Of course, that involves recognizing my capabilities have limits and not caring if someone who thinks they’re a better horseman thinks I’m taking the easy or “chicken” way out. And sometimes it’s also a wake-up call that maybe I need to work on my horsemanship or my horse’s training, that I’ve put myself and my horse in a situation we shouldn’t be in, at least not until we’ve done some work on our issues, whatever those may be.

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David June 21, 2012 at 2:39 am

like Cat, my first and only time on a horse was marred by someone who thought it would be funny to send the horse off in a panic. The horse finally calmed down and I didn’t fall, but I ended the friendship immediately – I don’t want to hang around people who mistreat animals like that.

It is definitely the owner of the stables responsibility to make sure that any leased or lent animals are ‘bulletproof’ and that anyone who is officially around them is trained in how to behave correctly.

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Cat Whisperer June 21, 2012 at 7:04 pm

PhDeath, regarding your bombproof old horse that spooked and bolted at the costumed pony, I quote Norm Dunn again:

“The horse that’s going to hurt you worst isn’t the one you know is dangerous, it’s the one you’re sure is safe. Because that’s the one you let your guard down on.”

I love horses and I can’t imagine life without them. But there is no such thing as a safe horse. No amount of traing you put into a horse or affection that horse may have for you as a handler can overcome the instincts a horse has to react as a prey animal. And the moment you choose to forget that or not believe it, you’re standing on the threshhold of a visit to the emergency room.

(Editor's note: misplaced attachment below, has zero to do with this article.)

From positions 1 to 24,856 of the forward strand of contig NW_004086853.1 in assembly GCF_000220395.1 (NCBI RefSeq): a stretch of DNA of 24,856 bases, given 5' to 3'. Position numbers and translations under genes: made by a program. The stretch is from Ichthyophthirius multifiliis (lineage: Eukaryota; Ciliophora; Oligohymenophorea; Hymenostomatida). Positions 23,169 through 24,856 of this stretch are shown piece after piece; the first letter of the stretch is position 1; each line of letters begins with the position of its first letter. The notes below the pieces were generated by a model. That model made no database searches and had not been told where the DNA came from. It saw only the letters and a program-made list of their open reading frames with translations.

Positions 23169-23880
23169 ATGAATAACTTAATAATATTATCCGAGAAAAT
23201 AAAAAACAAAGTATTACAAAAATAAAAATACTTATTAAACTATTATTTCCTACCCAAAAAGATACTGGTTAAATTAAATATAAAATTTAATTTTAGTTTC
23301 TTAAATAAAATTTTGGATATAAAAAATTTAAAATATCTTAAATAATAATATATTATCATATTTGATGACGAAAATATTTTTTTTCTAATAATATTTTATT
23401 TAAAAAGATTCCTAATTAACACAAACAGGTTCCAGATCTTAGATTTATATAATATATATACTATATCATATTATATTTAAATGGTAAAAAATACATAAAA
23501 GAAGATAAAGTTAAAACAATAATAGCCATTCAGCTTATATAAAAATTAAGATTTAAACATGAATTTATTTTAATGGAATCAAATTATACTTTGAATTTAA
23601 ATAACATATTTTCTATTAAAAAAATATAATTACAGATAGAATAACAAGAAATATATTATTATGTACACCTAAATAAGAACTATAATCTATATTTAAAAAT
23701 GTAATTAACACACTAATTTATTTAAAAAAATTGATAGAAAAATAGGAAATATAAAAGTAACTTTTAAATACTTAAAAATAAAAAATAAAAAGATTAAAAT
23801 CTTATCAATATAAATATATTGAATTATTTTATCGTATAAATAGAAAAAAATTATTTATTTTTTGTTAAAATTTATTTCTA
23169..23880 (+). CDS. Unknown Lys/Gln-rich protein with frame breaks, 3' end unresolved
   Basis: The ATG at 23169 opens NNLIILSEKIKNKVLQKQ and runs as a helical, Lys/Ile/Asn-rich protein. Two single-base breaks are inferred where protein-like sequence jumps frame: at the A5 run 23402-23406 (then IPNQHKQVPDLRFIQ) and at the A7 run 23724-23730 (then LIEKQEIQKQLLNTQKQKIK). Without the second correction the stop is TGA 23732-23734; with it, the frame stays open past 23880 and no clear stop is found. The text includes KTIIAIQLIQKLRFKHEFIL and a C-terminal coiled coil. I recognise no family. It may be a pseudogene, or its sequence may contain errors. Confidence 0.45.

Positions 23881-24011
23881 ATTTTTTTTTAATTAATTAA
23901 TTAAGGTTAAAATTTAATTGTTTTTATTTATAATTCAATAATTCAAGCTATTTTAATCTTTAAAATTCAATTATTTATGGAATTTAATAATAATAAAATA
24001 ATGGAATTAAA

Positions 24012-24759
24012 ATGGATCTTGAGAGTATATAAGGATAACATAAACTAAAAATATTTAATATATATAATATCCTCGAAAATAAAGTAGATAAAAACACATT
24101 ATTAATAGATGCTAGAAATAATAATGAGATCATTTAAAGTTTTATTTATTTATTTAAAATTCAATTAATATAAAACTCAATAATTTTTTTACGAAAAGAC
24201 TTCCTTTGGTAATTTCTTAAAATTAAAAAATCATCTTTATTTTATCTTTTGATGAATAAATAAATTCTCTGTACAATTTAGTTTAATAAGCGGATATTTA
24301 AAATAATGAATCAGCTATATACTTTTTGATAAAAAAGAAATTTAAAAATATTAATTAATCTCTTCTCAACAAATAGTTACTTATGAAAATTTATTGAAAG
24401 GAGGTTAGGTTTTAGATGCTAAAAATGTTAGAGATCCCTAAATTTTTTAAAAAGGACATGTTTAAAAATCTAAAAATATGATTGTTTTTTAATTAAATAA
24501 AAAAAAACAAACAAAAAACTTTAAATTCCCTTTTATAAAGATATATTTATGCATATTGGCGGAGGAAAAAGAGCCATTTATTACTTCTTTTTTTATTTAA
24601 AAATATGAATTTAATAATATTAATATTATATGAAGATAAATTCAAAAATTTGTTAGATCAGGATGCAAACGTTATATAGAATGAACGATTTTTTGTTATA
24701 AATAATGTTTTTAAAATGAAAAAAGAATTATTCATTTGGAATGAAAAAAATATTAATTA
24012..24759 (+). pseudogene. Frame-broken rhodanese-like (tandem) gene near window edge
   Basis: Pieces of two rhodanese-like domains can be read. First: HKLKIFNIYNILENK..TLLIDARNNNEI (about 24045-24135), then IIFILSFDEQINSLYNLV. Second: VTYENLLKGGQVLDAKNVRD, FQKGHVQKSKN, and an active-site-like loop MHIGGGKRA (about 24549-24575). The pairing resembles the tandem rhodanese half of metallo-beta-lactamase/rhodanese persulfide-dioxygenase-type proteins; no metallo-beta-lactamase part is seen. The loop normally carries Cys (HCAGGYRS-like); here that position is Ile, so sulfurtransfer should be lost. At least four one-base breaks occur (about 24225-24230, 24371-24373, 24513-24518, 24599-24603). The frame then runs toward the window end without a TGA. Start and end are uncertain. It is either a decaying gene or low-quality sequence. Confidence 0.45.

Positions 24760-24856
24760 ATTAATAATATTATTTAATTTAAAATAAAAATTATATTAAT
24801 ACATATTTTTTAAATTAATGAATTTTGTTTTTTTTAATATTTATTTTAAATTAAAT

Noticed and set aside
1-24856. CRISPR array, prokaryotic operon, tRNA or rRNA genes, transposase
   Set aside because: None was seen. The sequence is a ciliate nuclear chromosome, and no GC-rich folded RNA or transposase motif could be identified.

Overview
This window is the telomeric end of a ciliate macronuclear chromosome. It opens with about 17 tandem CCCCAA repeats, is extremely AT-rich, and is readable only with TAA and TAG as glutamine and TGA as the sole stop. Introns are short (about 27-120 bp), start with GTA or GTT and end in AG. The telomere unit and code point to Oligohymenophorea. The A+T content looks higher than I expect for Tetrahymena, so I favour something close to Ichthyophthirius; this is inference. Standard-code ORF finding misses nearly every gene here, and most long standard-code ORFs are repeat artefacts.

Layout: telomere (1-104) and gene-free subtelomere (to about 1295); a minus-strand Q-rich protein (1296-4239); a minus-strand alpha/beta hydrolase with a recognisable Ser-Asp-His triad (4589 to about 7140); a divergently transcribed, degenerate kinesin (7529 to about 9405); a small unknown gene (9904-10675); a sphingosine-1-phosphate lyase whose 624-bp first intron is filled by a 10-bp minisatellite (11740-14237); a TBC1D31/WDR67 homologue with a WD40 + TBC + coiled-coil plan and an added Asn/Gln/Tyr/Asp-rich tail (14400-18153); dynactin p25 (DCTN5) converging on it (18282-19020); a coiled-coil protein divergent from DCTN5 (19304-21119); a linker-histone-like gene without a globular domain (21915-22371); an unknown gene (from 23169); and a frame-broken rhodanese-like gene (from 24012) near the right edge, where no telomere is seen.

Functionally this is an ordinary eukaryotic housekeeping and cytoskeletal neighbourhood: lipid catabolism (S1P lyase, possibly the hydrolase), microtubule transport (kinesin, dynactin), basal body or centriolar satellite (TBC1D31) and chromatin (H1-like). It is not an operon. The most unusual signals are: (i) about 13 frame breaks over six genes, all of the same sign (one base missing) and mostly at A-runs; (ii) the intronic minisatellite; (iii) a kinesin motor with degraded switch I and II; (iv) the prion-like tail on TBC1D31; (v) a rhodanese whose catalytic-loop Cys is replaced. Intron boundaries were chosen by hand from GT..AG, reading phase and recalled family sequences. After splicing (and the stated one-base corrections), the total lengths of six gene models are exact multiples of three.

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HorseGirl June 21, 2012 at 8:34 pm

Hi there, I’m the OP. I’d like to address a few comments made on my story.

First of all, Henry was a seasoned horse, and one that very much listened to my body under the saddle. My riding school was right next to a firing range, and as such everyone got very used to loud outbursts of sound at random intervals (rather annoying, though, when you have to stop talking for 20-30 seconds because you simply cant be heard over the gunfire). If I had been scared of the kids, I knew he would have spooked at them. For me, it was simply an exercise in ignoring them and knowing that my horse would do the same.

My main problem was not with the overall safety of my ride, it was with the kids who decided to tell me what to do with it. Being told by someone who is not a respected instructor, horse owner or other person who knows what they’re talking about to do something to my horse that would be dangerous, against my instructor’s wishes, bad for my horse and serve only to entertain the aforementioned young children…. Well, that struck me as just a teeny bit rude.

Anyways, thank you all for your insightful opinions and comments.